Al-Maliki's pledge came after he met Recep Tayyip Erdogan, Turkey's prime minister and Abdullah Gul, Turkey's president, on the sidelines of a conference in Istanbul.
 
The conference in Istanbul of "neighbours" of Iraq was originally meant to focus on security inside Iraq.
 
However, it was overshadowed by tensions between Turkey and Iraq over the ongoing attacks by the PKK.
 
"The main question [today] was the PKK and whether Turkey would be satisfied with what Iraq had to offer as measures to counter the PKK," Hoda Abdel Hamid, Al Jazeera's correspondent in Istanbul, said.
 
"Iraq has put on the table some measures that it says it can achieve within its own limitations and means," she said.

Military option
 
Hoshyar Zebari, Iraq's foreign minister, said at the close of the conference that Iraq was serious about its commitment to Ankara.
 

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"No-one should be under any illusions that Iraq is very serious in co-operating actively and in lending its active support to the Turkish government," he said.
 
Baghdad is under pressure from both the Turkish and US governments to act against PKK fighters based in northern Iraq.
 
Turkey has up to 100,000 troops on the border for a possible cross-border offensive against an estimated 3,000 rebels.
 
Al-Maliki's spokesman said Baghdad had not ruled out joint military action with Ankara but Zebari said other measures had to be considered before such a move.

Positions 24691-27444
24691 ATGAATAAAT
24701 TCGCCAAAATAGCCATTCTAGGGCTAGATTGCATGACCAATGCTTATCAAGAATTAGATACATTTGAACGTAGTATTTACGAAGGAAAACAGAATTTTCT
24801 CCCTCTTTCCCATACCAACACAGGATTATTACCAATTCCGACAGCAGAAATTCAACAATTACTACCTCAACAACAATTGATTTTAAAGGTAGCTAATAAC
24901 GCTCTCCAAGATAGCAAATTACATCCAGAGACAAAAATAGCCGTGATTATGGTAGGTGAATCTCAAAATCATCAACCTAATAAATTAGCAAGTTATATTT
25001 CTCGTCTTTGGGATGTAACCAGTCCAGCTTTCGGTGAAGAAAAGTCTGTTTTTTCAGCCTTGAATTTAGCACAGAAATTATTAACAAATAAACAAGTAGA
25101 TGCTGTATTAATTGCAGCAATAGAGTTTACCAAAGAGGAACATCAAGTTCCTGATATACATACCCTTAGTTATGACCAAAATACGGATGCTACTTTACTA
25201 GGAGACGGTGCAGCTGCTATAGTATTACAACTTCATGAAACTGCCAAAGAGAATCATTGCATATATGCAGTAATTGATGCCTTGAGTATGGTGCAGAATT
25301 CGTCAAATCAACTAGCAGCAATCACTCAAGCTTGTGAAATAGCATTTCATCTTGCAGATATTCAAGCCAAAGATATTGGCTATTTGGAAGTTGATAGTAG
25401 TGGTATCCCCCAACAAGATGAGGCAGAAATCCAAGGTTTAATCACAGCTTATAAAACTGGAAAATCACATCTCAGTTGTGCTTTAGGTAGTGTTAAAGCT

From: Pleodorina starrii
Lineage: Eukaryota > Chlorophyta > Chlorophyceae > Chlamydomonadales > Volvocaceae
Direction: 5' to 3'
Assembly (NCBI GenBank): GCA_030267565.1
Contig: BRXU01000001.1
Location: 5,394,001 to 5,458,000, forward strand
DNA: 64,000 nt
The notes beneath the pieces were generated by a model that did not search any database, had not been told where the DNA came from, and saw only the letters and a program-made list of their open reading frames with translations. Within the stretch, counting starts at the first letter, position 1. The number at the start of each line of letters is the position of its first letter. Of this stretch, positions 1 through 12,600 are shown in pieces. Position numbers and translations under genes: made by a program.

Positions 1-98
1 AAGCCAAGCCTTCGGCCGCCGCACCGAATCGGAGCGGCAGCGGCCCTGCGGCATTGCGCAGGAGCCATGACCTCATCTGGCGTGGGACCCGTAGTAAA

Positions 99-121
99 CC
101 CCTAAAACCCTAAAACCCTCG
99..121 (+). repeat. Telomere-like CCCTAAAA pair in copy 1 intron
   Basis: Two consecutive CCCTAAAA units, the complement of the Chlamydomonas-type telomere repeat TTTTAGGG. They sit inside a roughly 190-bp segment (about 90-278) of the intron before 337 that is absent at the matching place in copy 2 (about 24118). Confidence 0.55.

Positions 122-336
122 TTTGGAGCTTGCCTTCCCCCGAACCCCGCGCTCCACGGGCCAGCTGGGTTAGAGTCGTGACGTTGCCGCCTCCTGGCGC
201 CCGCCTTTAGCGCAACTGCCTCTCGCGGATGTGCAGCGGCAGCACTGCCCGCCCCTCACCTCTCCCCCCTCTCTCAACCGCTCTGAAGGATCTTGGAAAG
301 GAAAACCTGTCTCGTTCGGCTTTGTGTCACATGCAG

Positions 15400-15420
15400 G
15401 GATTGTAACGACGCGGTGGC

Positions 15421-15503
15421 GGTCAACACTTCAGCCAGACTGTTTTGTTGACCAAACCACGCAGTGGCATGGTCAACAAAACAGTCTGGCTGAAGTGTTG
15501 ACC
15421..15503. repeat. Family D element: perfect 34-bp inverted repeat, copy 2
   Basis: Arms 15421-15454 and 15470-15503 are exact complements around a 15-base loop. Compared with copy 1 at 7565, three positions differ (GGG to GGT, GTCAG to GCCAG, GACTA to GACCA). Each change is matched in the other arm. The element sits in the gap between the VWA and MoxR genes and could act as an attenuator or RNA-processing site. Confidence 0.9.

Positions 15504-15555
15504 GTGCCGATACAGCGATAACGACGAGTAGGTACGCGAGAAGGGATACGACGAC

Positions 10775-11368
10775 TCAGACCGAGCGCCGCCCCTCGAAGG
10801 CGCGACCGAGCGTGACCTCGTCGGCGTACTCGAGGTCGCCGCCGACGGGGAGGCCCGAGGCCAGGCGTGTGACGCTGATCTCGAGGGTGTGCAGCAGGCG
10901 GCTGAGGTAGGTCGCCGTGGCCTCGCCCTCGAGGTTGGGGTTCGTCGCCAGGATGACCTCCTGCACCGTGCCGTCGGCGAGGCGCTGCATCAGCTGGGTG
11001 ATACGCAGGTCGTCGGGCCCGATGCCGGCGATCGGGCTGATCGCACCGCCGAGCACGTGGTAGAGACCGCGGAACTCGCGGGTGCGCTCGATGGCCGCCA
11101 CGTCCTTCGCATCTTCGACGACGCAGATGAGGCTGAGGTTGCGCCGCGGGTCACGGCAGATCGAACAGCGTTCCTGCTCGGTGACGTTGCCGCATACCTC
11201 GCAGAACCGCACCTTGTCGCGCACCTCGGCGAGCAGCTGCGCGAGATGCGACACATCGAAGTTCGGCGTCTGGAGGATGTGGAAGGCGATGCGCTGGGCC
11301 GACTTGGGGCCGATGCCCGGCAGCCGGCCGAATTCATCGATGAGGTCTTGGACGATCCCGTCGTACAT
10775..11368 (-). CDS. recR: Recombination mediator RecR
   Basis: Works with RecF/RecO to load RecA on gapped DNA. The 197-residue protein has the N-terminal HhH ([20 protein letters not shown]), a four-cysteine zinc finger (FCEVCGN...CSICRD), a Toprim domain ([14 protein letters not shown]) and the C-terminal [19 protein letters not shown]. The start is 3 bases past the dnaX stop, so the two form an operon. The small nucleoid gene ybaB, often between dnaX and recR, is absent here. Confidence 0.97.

The Kurdish regional government in northern Iraq closed the offices of a political party that is believed to sympathise with the PKK, a Kurdish official said on Saturday.

Fouad Hussain, head of the office of Masoud Barzani, Kurdish president, said the Kurdistan Democratic Solution Party had no licence to operate.

Turkish pressure

Ankara has been increasing pressure on the United States to help curb the attacks by the Kurdish fighters from northern Iraq.

Condoleezza Rice, the US secretary of state, has urged Ankara to show restraint.
 

PKK fighters are known to have several
bases in northern Iraq [AFP]
 

She has expressed fears that an incursion by Turkey into Iraq would destabilise the region and complicate the US mission there.

Turkey is growing increasingly impatient at what it sees as US 'foot-dragging' over the PKK issue.

Rice has promised more action from the US, but provided little detail on how far Washington was prepared to go except to offer improved intelligence-sharing on the PKK.

Iraq plan

Rice, Zebari, and Ali Babacan, the Turkish foreign minister, held talks on the sidelines of the conference to discuss a strategy to fight the PKK, which Rice has labelled a "common enemy".

Ali al-Dabbagh, an Iraqi government spokesman, said: "We are ready to take whatever steps to secure the border but it should come through a joint agreement between us and Turkey and within our capacity."

The central government in Baghdad has little control over northern Iraq, an area considered semi-autonomous and run by the Kurdistan Regional Government (KRG), which Turkey refuses to talk to.